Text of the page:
Allele and genotype frequencies of polymorphic cytochromes P450 (CYP2C9, CYP2C19, CYP2E1) and dihydropyrimidine dehydrogenase (DPYD) in the Egyptian population

Authors


Michinao Mizugaki, PhD, Department of Pharmaceutical Sciences, Tohoku University Hospital, 1–1 Seiryo-machi, Aoba-ku, Sendai 980–8574, Japan. Tel.: +81-22-717-7525; Fax: +81-22-717-7545; E-mail: mizugaki@mail.cc.tohoku.ac.jp

Abstract

Aims  The goal of this study was to determine the frequencies of important allelic variants of CYP2C9, CYP2C19, CYP2E1 and DPYD in the Egyptian population and compare them with the frequencies in other ethnic populations.

Methods  Genotyping of CYP2C9 (*2 and *3), CYP2C19 (*2 and *3), c2 variant of CYP2E1 and DPYD alleles (*2 A-*6 ) was carried out in a total of 247 unrelated Egyptian subjects. An allele-specific fluorogenic 5′ nuclease chain reaction assay was applied for detection of CYP2C9 and CYP2C19 variants. Other variants of the CYP2E1 and DPYD genes were determined using polymerase chain reaction (PCR)-restriction fragment length polymorphism and allele-specific PCR based assays.

Results  CYP2C9 allele frequencies in 247 Egyptian subjects were 0.820 for CYP2C9*1, 0.120 for CYP2C9*2 and 0.060 for CYP2C9*3. For CYP2C19, the frequencies of the wild type (CYP2C19*1) and the nonfunctional (*2 and *3) alleles were 0.888, 0.110 and 0.002, respectively. CYP2C19*3, which is considered an Asian mutation, was detected in one subject (0.40%) who was heterozygous (*1/*3). Two subjects (0.80%) were homozygous for *2/*2, while no compound heterozygotes (*2/*3) or homozygotes for *3 were detected. For CYP2E1, only four subjects (1.70%) had the rare c2 variant, expressed heterozygously, giving an allele frequency of 0.009. Five variants of DPYD were analysed, with no splice sites (*2 A) or ΔC1897 (*3) found in this population. The frequencies of other variants were 0.028, 0.115 and 0.090 for *4, *5 and *6, respectively.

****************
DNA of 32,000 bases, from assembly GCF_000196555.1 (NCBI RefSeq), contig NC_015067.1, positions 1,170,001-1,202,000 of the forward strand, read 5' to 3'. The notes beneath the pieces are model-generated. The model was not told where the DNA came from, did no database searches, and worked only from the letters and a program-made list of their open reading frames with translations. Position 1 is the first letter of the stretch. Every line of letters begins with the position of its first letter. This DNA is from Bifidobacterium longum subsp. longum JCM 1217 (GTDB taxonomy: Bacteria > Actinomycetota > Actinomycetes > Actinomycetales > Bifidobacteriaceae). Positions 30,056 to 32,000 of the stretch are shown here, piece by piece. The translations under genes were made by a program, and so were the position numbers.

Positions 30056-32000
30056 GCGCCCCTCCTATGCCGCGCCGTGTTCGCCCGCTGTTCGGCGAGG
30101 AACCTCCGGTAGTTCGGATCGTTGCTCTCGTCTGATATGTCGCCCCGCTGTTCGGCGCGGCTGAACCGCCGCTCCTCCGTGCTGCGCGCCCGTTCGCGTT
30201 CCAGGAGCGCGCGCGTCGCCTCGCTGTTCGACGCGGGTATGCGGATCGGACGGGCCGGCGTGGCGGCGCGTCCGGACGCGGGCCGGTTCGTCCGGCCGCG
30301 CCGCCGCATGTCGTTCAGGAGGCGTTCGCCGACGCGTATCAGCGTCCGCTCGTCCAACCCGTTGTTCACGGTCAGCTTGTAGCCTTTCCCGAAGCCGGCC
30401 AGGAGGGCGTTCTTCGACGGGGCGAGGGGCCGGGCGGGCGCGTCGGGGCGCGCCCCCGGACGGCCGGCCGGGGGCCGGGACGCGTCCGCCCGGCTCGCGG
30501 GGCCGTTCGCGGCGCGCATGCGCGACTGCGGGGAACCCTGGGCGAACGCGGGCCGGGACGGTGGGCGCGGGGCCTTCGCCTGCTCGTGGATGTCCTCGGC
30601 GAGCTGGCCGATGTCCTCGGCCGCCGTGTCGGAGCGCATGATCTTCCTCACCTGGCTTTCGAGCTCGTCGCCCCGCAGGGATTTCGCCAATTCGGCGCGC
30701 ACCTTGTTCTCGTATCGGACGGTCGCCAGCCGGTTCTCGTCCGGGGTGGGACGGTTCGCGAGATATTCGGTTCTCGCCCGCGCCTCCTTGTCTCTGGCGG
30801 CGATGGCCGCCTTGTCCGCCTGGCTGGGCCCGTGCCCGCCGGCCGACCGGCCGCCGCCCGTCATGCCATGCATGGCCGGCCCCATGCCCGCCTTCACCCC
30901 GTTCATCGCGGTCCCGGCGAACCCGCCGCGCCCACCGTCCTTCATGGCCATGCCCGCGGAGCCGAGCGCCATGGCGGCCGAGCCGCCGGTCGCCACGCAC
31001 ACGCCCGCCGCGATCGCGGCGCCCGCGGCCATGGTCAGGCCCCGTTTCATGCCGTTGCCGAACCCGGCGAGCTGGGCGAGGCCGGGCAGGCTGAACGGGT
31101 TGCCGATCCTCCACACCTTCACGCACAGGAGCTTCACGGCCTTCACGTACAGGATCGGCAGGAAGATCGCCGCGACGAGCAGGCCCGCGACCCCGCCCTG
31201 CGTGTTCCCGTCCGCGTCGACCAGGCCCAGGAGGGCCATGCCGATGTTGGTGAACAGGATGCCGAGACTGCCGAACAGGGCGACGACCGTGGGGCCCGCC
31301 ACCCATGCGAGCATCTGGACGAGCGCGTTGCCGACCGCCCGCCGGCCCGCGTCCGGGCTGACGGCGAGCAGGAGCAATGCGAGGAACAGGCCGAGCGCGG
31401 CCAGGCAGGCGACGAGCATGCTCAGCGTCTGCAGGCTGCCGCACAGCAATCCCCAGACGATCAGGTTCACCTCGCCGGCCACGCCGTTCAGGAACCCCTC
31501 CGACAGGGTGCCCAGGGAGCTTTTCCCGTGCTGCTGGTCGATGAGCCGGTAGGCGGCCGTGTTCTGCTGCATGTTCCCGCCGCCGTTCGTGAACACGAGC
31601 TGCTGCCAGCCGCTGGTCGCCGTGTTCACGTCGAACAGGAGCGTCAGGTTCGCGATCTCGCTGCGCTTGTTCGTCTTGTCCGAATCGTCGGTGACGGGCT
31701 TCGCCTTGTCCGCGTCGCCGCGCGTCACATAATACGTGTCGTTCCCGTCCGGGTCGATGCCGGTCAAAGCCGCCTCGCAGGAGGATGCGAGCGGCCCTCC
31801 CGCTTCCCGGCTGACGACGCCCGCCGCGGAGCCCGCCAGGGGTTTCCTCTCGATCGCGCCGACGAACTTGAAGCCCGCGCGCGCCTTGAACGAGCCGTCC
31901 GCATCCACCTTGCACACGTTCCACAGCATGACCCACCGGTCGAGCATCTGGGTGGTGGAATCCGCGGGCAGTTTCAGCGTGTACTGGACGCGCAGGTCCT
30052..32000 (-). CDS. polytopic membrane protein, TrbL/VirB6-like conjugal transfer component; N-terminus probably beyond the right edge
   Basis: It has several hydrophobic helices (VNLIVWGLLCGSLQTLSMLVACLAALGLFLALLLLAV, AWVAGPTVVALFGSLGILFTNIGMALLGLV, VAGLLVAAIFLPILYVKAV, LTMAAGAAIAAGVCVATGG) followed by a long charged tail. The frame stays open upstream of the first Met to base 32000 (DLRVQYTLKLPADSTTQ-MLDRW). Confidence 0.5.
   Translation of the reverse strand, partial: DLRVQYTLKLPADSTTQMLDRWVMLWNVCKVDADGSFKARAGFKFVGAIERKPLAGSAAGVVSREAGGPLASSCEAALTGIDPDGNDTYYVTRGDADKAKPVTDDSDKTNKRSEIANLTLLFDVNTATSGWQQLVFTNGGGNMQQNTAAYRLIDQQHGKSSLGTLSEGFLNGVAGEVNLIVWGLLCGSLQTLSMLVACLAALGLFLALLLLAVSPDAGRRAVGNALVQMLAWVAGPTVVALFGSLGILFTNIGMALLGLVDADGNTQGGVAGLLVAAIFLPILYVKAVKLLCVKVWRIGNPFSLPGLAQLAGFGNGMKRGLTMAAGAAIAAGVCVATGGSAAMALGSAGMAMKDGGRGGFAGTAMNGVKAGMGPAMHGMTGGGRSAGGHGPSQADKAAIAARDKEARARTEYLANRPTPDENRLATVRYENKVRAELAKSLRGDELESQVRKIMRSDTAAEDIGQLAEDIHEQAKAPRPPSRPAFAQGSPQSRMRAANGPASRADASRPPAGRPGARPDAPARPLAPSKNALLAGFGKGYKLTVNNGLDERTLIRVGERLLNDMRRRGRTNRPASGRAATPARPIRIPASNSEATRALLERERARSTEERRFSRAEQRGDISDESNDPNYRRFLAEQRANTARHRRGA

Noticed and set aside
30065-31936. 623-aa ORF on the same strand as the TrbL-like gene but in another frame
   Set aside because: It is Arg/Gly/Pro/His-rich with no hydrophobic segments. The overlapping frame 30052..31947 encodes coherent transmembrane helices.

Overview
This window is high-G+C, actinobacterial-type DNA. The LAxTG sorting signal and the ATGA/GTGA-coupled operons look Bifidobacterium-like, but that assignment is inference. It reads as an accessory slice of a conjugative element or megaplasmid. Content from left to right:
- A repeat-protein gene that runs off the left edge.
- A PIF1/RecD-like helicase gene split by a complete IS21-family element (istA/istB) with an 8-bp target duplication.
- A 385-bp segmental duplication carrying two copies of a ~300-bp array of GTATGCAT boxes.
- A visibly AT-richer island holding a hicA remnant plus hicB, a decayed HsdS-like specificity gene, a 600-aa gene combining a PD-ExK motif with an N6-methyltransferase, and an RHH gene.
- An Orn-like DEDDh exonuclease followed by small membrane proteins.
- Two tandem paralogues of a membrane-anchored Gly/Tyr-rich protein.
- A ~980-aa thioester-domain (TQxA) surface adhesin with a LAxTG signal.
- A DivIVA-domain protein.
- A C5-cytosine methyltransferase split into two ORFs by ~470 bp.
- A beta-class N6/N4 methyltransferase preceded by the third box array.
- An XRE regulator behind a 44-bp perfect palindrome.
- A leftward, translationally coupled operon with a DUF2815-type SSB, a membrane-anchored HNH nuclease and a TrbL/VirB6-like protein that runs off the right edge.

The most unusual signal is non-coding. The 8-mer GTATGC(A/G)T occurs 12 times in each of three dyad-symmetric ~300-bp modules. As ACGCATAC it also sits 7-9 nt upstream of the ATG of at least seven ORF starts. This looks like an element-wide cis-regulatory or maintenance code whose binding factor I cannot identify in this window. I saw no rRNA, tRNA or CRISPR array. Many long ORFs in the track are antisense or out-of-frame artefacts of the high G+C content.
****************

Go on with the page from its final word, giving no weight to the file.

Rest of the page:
Conclusions  Comparing our data with that obtained in several Caucasian, African-American and Asian populations, we found that Egyptians resemble Caucasians with regard to allelic frequencies of the tested variants of CYP2C9, CYP2C19, CYP2E1 and DPYD. Our results may help in better understanding the molecular basis underlying ethnic differences in drug response, and contribute to improved individualization of drug therapy in the Egyptian population.

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